Can Software Solve Crime Cases? Roger That
The final college semester for the average American undergraduate usually involves a combination of intense weeks of cramming, job searching, interviewing, and some euphoric nights of debauchery. For the founders of law enforcement software startup Mark43, their final months at Harvard in 2013 involved 5 a.m. wake-up calls on Saturdays and police ride-alongs in Springfield, Massachusetts. And while their classmates were living it up during Senior Week, Scott Crouch, 23, Flo Mayr, 23, and Matt Polega, 23, were busy pitching VC firms. Three days before graduation, they signed a term sheet for $1.95 million.
Mark43 is also the name of the company's record management system that lets police officers store and analyze case data online. According to customers, Mark43 stands out among its competitors for its ability to not only sift through reams of data and surface what's most important to a case, but also for its ability to perform powerful link and pattern analysis on a granular level. The software can quickly parse thousands of cell-phone records and social-media posts. It can help determine homicide timelines on the basis of patterns of communication. Officers can even use the software to determine how much clout a certain individual has within a specific gang, because algorithms factor in how people are connected to one another.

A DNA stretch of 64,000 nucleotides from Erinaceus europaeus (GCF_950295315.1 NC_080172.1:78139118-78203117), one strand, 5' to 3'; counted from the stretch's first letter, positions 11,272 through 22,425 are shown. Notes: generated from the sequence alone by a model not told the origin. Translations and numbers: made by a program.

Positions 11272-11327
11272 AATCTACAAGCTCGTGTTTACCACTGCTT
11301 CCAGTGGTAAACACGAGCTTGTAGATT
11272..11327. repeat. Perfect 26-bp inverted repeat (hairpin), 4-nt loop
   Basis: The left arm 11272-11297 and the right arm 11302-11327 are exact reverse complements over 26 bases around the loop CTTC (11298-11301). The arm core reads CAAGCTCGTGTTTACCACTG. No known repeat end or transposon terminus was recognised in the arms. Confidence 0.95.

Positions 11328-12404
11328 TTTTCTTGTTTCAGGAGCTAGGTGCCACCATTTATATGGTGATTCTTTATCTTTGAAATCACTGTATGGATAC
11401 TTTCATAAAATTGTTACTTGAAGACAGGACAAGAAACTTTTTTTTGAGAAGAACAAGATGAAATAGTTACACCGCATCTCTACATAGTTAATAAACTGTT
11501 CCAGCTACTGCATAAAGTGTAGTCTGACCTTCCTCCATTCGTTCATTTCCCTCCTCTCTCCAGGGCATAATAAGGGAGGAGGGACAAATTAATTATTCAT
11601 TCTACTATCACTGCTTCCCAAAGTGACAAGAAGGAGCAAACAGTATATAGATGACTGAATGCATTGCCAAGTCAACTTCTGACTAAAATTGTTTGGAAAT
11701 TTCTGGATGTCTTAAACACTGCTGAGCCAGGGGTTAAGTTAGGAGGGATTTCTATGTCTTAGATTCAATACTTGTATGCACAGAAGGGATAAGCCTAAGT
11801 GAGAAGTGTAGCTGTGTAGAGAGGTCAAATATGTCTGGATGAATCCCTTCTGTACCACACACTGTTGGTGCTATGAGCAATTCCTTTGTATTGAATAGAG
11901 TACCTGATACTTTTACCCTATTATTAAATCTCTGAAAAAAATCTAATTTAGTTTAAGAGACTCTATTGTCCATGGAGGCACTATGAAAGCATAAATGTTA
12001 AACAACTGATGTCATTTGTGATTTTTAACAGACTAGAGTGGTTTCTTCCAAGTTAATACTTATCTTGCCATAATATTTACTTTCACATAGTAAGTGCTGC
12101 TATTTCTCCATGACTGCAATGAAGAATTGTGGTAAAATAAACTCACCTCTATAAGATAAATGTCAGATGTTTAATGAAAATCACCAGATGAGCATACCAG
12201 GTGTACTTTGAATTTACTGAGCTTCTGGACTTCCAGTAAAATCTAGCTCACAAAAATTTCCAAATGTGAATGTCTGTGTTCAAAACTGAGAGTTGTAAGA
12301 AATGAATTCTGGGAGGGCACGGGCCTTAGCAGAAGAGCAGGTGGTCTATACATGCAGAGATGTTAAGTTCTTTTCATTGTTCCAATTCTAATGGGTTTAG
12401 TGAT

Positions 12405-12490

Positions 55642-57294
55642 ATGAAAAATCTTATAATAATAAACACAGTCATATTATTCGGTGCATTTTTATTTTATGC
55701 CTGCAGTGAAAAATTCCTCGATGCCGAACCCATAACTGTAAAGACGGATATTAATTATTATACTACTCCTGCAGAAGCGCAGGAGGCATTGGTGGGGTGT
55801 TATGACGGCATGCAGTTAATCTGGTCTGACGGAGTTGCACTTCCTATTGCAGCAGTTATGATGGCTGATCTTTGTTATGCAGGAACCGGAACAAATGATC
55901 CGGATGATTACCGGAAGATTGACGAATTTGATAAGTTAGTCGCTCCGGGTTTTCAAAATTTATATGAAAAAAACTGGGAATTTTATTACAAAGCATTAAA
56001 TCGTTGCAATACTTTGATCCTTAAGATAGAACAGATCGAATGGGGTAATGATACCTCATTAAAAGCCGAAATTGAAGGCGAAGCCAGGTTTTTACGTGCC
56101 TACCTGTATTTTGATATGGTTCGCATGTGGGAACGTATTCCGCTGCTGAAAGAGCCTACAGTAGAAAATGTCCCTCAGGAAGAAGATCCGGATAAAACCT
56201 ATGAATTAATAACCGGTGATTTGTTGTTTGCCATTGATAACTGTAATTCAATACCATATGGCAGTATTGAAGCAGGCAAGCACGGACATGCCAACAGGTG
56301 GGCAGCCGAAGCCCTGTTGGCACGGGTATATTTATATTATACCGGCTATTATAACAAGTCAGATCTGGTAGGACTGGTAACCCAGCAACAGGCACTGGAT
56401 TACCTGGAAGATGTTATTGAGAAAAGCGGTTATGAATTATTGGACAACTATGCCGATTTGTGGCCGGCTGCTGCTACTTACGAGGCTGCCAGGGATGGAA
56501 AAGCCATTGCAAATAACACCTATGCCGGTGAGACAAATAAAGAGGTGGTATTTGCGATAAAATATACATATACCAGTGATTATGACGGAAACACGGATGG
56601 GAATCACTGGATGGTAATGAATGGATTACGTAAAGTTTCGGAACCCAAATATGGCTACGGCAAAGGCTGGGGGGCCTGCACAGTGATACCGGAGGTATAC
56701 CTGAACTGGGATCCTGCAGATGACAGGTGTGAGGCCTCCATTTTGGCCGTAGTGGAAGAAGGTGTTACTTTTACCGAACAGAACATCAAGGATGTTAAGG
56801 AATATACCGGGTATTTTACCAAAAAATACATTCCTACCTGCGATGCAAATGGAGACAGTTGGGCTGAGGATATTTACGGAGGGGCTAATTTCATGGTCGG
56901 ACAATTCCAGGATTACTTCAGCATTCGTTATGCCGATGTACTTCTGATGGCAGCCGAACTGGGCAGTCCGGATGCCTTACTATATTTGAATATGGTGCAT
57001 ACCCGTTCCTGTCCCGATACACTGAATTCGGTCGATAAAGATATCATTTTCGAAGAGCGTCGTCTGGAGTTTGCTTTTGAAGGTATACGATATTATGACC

One detective on a Los Angeles gang task force that's using a beta version of Mark43 estimated that the software has been used in approximately 35 cases since the fall--including robberies, narcotics trafficking, and homicides. It has helped bring at least 15 cases through the prosecution and conviction stages, says the detective, who asked not to be named because he's not authorized to speak to the press. "It's a game changer," he says. "A lot of companies are trying to mine the same data, but no one else has this [tailored] down to the level of an individual detective."
Mark43's three co-founders made it their mission to learn exactly what these detectives need. Back in 2012, as a class project, their ex-Green Beret professor sent them to Springfield to observe how the police department used data. "Not well," was the short answer, says Crouch, now Mark43's CEO. They weren't out there to write software, but when they saw the antiquated, desktop-based systems the department used, not to mention the three-ring binders that often hold important case data, they decided to take a shot at creating something better.
After validating the concept in Springfield, winning $75,000 in Harvard's Presidential Challenge, and raising nearly $2 million from Spark Capital and other backers, the team showed the software to several Los Angeles gang task forces and landed its first contract. Crouch says the group is currently in the process of launching the software--which sells for about $25 to $30 per officer per month--at one of the country's biggest police departments (he couldn't specify which one).
In the coming months, Mark43's 11-person team, which is based in New York City, aims to get into more metropolitan police departments. In February, the startup received a big vote of confidence from the law enforcement industry when Edward Davis, former Boston police commissioner, joined the board. The bigger vision is to someday create a national network that lets police departments share information, a project for which Davis will lend considerable credibility.
But for now, they're OK with pursuing a more mundane goal: "We're making government contracting sexy again!" Crouch says.
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